The Regulation requires businesses to register and report their performance of climate change mitigation actions, climate change adaptation actions, CEV implementation and climate change resources, to the SRN PPI. These reports (which must be filed at least annually) will be verified by the Ministry of Environment and Forestry and can be used as the basis for businesses to access green or sustainable financing or to participate in carbon trading. Businesses that fail to register and report may be subject to sanctions that will be detailed in subsidiary legislation.
In relation to CEV, businesses must (after submitting the required information to SRN PPI and receiving a verification from an independent validator) be verified by the relevant minister before they can acquire greenhouse gas emissions reduction certificates (“Certificates”). The Certificates can be used as evidence for greenhouse gas emissions reductions, to participate in carbon trading, to distinguish oneself to stakeholders as being environmentally responsible and to receive payments or compensation in relation to climate change mitigation (see below), as well as to serve as a basis for access to green or sustainable financing.
At this stage, these Certificates cannot be traded internationally unless authorized by the Ministry of Environment and Forestry, but there is a plan to develop the framework for allowing these Certificates to be traded abroad.
The implementing regulations will distinguish between entities on which a greenhouse gas emission limit is imposed and those that do not have such a limit. At this stage, it appears that entities with a greenhouse gas emissions limit will fall under an emissions trading system (which can be conducted through a carbon exchange or directly), whereas entities without a greenhouse gas emissions limit will fall under an offset mechanism. It is not clear at this stage whether or how these systems will interface with each other. We expect further clarity in future ministry level regulations.
In both cases, the SRN PPI will play a significant role in managing the data gathered from the government’s monitoring and businesses’ reporting (including their CEV and Certificates). Carbon trading can be either domestic or foreign. However, in the case of international trading, the Regulation establishes two key rules for businesses: (i) international trading shall not reduce the Indonesian NDC target and (ii) prior approval from the relevant minister will be required. Further details will be set out in implementing regulations.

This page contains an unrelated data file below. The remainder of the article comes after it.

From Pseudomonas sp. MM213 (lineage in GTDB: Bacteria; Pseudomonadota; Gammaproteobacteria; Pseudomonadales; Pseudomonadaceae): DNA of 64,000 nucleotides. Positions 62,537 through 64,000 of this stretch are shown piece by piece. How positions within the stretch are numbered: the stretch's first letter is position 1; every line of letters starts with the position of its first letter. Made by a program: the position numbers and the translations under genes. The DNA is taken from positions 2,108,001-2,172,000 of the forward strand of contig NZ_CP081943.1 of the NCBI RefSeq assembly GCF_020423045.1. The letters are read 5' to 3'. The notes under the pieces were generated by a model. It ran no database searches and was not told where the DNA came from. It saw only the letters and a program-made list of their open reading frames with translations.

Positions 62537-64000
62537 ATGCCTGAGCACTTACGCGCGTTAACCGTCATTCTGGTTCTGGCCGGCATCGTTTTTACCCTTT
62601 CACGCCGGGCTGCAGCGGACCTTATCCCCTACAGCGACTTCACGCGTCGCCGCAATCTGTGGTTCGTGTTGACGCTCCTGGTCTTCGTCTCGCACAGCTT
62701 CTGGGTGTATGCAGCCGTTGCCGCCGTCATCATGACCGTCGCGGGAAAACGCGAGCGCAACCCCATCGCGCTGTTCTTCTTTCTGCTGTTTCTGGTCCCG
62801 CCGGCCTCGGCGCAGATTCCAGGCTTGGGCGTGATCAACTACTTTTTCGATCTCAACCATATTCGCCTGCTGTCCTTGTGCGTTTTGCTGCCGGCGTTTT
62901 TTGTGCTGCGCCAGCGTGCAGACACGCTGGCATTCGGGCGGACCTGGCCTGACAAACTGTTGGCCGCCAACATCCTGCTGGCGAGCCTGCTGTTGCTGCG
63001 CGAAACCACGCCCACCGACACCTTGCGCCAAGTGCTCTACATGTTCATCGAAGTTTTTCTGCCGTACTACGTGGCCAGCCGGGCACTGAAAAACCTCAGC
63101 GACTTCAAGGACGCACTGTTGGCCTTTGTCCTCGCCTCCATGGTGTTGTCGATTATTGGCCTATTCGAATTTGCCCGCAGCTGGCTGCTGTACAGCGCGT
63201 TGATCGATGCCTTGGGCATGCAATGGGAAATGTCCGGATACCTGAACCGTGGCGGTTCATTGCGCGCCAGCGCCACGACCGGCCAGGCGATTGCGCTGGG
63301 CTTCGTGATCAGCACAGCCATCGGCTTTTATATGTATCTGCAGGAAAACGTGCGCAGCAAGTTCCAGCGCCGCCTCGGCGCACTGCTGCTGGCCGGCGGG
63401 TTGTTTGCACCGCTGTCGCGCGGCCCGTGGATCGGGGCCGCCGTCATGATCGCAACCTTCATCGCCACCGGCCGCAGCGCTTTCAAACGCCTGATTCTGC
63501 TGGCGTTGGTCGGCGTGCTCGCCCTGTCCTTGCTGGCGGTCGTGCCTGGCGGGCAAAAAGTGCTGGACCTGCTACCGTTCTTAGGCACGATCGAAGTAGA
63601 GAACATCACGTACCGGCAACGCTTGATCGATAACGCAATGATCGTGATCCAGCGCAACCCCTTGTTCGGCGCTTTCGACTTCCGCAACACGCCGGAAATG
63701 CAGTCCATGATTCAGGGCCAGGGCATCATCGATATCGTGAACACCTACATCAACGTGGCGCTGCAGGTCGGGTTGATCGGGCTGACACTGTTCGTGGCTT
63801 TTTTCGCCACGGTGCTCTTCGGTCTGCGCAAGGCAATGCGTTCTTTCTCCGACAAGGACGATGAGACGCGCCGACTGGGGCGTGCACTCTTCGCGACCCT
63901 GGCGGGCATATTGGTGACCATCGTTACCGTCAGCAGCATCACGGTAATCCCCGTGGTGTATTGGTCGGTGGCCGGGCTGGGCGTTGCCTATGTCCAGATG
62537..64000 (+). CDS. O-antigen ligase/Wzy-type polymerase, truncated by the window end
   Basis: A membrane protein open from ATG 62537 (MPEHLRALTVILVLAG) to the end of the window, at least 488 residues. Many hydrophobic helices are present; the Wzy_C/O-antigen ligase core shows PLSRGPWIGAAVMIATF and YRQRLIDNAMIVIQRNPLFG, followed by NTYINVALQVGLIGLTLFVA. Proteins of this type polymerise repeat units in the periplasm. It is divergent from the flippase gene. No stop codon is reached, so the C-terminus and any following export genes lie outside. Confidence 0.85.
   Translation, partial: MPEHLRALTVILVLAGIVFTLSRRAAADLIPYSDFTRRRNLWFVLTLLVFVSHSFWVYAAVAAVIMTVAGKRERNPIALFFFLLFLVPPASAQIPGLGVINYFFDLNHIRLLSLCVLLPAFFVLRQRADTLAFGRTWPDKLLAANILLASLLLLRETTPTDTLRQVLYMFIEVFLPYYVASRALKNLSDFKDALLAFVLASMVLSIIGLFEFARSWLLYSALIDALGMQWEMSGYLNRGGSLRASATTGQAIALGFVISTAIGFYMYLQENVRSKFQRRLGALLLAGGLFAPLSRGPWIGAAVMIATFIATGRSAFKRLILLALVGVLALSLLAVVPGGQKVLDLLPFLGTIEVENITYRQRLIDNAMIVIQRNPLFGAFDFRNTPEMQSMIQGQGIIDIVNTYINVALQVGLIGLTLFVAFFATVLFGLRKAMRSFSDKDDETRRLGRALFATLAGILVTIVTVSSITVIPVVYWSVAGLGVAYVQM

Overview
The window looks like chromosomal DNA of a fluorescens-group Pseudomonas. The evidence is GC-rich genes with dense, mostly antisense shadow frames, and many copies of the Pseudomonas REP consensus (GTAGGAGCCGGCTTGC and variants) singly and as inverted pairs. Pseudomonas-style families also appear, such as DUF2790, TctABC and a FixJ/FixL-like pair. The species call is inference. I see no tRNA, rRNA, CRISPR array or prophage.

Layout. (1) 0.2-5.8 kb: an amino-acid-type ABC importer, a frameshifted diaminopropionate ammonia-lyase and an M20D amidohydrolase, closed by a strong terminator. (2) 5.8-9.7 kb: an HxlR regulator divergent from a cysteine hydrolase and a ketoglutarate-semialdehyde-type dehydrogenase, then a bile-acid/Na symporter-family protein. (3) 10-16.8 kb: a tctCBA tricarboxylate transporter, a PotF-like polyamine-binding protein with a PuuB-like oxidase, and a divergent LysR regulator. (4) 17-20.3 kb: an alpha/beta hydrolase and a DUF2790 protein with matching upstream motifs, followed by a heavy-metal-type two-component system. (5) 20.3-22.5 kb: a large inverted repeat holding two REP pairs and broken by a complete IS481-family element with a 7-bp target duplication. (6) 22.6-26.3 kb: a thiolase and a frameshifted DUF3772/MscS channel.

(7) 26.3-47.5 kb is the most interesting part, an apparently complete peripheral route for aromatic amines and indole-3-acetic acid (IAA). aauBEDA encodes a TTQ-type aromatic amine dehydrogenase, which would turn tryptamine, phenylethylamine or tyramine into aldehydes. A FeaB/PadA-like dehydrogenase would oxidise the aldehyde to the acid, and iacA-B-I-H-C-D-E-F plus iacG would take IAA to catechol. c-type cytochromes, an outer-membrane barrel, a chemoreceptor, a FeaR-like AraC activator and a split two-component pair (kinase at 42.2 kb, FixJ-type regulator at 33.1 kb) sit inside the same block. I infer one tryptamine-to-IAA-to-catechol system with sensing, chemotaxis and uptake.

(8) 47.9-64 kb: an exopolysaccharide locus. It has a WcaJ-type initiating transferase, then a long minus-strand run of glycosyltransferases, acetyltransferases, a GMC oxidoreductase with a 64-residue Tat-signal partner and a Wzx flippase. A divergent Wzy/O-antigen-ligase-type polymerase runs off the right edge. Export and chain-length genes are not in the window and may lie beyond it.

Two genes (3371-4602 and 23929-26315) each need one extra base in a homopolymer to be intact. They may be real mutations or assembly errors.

In addition to the carbon trading mechanism, businesses can benefit from certain economic incentives.
The Regulation provides for the concept of result-based payments if activities result in a verified reduction in greenhouse gas emissions or generate other benefits, such as ecological conservation.
The Regulation also provides that certain businesses or activities may be subject to carbon levies in the form of tax, duty, customs or other levies.
Further details will be reflected in the regulations to be issued by the relevant ministries.
In respect of legacy arrangements, the Regulation provides that parties that had carbon trading or performance-based payments in place prior the Regulation coming into effect must register and report their arrangements through SRN PPI no later than one year after the Regulation came into force. If this obligation is not fulfilled, the sale of any remaining carbon credits associated with those arrangements is prohibited. Legacy carbon credits that have been recorded and reported can be sold only domestically.
The Regulation spells into law the imperative to take climate change mitigation and adaptation action. In particular, it focuses on the notion of carbon economic value and establishes related pricing, trading and other economic concepts to incentivize market participants to reduce their carbon emissions.
The Regulation means that Indonesia is the second country in Southeast Asia (after Singapore) to regulate its carbon market. Although details of how the Regulation will be implemented will need to be ironed out in ministry-level regulations, it is clear that the Regulation is a huge step forward in Indonesia’s and Southeast Asia’s transition towards a greener economy.
This article is co-authored by Assegaf Hamzah and Partners.
 This is the nomenclature used in the Regulation. It is quite broad, but we expect implementing regulations to provide more clarity on the scope of this concept.
 This reflects the language of the Regulation. It is possible that this is intended to mean that international trades will not be included in the calculation of emissions reductions when compared to the NDC target, but it is not clear at this stage.